Wills and Lasting Powers of Attorney… Misconceptions we often hear
20 April 2022 by Rachael Fleet
We often have clients attend who have been ‘meaning to sort this out for years’. We know clients can often delay going to see a solicitor or only visit us if they really have to.
Many assume they do not need advice or the law will look after their personal circumstances, whilst true for many, this is not always the case and a Will and a Lasting Power of Attorney will ensure your wishes are followed correctly.
Here are some of the things we hear clients say to us all too often:
“We are common law husband and wife, we have been together for years”
Unfortunately in England and Wales a ‘common law spouse’ is not recognised by law.
If you die without a Will the rules of intestacy will apply and these rules will not acknowledge your partner unless you are married or in a civil partnership. You will need a Will to make provision for your partner.
When our clients mention ‘common law spouse’ we often talk to them about inheritance tax. Tax allowances are transferable between spouses and civil partners but not between unmarried partners. We would be happy to discuss and review your inheritance tax position with you.
“I am fine – I don’t need to make a Lasting Power of Attorney now!”
The idea is that you prepare a Lasting Power of Attorney whilst you are well, so you can use it in the event you are ever unwell, in an accident or lose mental capacity.
There are two types of Lasting Powers of Attorney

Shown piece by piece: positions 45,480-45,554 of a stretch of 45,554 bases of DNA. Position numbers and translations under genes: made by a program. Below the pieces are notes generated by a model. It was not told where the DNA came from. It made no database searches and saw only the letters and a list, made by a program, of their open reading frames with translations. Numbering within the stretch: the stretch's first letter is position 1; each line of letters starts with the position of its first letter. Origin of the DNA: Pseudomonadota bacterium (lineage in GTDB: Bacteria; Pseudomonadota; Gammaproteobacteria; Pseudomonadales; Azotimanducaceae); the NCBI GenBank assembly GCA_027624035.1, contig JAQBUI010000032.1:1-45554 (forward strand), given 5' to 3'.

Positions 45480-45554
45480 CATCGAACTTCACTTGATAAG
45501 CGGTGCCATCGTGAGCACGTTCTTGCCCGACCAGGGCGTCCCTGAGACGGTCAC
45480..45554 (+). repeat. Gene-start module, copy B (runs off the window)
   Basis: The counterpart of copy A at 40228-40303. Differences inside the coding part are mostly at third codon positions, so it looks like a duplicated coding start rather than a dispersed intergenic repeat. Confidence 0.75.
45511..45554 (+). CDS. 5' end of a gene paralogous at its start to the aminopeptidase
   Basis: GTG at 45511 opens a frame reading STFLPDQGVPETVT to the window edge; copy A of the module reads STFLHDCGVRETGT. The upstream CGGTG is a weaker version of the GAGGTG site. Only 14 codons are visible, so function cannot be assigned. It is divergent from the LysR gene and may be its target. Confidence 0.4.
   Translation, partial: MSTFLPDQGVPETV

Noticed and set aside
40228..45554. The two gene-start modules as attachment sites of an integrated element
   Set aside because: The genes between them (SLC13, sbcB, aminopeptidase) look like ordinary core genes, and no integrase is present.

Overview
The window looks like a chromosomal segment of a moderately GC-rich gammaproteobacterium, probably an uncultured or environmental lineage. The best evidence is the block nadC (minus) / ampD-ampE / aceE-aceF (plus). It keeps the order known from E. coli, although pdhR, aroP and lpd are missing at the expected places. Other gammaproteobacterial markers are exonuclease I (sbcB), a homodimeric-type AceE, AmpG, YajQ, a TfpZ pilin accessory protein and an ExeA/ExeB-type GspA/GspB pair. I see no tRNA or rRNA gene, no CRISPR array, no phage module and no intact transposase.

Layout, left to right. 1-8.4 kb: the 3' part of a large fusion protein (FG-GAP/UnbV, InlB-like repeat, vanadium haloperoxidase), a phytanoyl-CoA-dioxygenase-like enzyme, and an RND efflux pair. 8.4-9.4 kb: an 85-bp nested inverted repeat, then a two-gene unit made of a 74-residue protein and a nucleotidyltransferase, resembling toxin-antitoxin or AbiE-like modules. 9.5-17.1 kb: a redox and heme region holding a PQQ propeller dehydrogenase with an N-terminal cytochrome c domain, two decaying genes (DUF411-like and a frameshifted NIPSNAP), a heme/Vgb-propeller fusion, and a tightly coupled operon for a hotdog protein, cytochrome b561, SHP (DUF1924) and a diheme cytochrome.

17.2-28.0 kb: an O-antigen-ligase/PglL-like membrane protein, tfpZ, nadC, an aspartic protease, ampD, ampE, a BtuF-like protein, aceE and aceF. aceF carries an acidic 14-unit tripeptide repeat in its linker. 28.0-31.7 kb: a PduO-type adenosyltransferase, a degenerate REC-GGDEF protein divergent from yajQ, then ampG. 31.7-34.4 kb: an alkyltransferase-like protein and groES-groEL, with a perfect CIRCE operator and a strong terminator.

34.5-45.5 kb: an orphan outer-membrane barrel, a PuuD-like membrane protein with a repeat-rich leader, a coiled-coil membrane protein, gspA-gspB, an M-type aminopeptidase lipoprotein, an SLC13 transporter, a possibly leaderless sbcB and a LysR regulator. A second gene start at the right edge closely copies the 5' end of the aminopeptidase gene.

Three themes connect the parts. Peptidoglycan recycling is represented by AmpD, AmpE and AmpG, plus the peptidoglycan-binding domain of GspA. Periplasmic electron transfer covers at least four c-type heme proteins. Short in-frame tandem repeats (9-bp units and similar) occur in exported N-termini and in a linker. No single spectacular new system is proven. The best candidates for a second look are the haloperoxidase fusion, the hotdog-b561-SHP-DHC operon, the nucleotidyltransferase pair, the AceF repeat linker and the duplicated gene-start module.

- Property and Financial Affairs
- Health and Welfare
See our Lasting Power of Attorney Guides for more information: Lasting Power of Attorney (fjg.co.uk)
“My next of kin will act for me.”
This is another misconception, your next of kin will not have the authority to manage your assets for you. Your bank will need to see a registered Lasting Power of Attorney to allow anyone to act on your behalf. And not just the bank… it may be any of the following that need to be managed for you;
Would your loved ones know how to manage your home, keep it insured, pay your utility bills and council tax?
Would they be able to deal with your pension income and any other income?
They would need a Lasting Power of Attorney to do so.
What happens when a dentist wishes to sell their practice but the lease is due to expire? Leah Groves explains opt… https://t.co/mPGwLm93PP3 days
This week marks Mental Health Awareness Week. It can be scarily easy to fall into the trap of your own mind when ba… https://t.co/KIC8JZQh6F4 days